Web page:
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Why both Kings are on the right when starting a game?


  • 2 years ago · Quote · #1

    George32027

    Hello there! I've just learned playing chess and I noticed that when starting a game both Kings are on the right and both Queens are on the left (for the White player as a viewer).

    Why there is no symmetry in the positions of Kings and Queens? Is there some kind of advantage from this setting for one of the two players?

    Thanks

  • 2 years ago · Quote · #2

    Wouter_Remmerswaal

    No, it is symmetric. Your confusing point of few with symmetry.

  • 2 years ago · Quote · #3

    George32027

    Nope, no symmetry. If you're playing as White your King it's the fourth from your right, if you're playing as Black your King it's the FIFTH from your right.

  • 2 years ago · Quote · #4

    aAquila

    They are both symmetry by "center"  or "axis". However, one told me that if black's queen faces the white king, then d4 and e5 will be two strong pawn which can beat each other, and after exchange one of the queens will dominate the center with open file against the opponent's king  and then castle to the different side and put pawns ahead to enlarge that advantage.   The chess will fall into such an easy  game like that。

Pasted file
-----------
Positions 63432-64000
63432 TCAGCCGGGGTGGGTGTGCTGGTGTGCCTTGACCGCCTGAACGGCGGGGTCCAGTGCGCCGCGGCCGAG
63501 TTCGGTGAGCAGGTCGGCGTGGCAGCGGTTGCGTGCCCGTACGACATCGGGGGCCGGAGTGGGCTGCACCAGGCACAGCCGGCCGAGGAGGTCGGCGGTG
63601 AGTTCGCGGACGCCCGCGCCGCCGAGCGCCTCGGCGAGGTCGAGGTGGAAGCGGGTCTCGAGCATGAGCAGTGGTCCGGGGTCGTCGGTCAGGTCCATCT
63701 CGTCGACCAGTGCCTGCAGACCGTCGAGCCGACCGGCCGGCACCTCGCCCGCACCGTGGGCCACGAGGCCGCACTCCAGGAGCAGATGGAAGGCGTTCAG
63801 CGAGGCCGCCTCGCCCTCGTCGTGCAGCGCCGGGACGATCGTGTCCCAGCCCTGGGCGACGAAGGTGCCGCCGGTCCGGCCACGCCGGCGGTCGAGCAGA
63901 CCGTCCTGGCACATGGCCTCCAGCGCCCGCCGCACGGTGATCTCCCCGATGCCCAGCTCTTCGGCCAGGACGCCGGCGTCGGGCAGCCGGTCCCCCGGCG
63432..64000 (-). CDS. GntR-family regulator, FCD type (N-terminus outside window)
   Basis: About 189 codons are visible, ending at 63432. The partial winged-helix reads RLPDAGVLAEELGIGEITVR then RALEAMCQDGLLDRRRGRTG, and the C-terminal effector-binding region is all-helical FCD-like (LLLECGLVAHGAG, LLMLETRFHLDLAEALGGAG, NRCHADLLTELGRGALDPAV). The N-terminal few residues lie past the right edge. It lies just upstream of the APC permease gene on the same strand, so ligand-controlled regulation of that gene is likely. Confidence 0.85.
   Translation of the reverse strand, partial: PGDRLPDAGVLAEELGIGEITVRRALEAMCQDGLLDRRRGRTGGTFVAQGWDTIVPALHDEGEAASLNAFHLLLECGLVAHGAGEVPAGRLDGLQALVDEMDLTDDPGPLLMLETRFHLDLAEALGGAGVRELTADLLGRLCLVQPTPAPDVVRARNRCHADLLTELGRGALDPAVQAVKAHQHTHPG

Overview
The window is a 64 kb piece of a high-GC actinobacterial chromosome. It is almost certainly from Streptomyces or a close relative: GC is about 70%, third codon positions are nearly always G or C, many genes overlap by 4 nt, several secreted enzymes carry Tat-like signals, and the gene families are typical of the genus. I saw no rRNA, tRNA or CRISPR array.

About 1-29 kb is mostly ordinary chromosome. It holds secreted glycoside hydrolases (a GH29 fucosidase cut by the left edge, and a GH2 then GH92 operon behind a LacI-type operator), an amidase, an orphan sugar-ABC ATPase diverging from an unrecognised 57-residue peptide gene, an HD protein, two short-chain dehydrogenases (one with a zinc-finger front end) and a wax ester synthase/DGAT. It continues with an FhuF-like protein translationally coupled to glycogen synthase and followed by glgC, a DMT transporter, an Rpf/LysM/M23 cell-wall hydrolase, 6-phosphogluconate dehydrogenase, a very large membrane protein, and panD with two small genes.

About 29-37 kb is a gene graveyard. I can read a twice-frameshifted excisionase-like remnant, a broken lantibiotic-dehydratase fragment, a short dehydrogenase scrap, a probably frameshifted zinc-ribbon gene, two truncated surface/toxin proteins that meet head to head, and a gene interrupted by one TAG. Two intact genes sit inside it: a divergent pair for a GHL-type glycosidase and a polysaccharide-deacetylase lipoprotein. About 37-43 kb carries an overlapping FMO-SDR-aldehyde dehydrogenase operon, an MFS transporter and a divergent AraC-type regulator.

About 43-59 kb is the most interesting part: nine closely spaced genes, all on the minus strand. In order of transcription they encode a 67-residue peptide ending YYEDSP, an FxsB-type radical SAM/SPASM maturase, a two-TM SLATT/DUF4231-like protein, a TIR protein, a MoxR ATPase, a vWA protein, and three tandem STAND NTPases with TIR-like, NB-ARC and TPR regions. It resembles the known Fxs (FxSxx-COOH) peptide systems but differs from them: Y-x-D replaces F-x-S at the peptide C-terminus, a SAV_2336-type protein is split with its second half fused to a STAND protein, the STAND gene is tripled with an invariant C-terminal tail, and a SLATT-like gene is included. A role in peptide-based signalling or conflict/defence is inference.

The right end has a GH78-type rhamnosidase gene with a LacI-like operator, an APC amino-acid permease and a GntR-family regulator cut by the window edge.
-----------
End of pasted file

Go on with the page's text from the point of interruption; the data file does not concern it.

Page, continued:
• 2 years ago · Quote · #5

    EternalChess

    Symmetric as in in front of us (so kings in front of each other, 6 squares away), it is proper, because kingside refers to the king pawns and it would be akward if black castled on the other side.

  • 2 years ago · Quote · #6

    George32027

    aAquila wrote:

    if black's queen faces the white king, then d4 and e5 will be two strong pawn which can beat each other, and after exchange one of the queens will dominate the center with open file against the opponent's king  and then castle to the different side and put pawns ahead to enlarge that advantage.   The chess will fall into such an easy  game like that。  

    Oh thanks, I didn't think of this.

  • 2 years ago · Quote · #7

    JamieKowalski

    Your opponent's pieces appear as your would in a mirror. That is symmetry, as opposed to rotational translation.

    By the way, I've tried a flipped black king/queen variation a few times with a friend. It doesn't play very well in my opinion.

  • 2 years ago · Quote · #8

    Screener

    Because the queens should be on the same color square as its color.

  • 2 years ago · Quote · #9

    George32027

    JamieKowalski wrote:

    Your opponent's pieces appear as your would in a mirror. That is symmetry, as opposed to rotational translation.

    Yeah, of course you're right, along with Wouter_Remmerswaal. I just meant rotational symmetry, not reflection symmetry.

    Anyway I got your point, the game gets awkard if both kings face queens. :)


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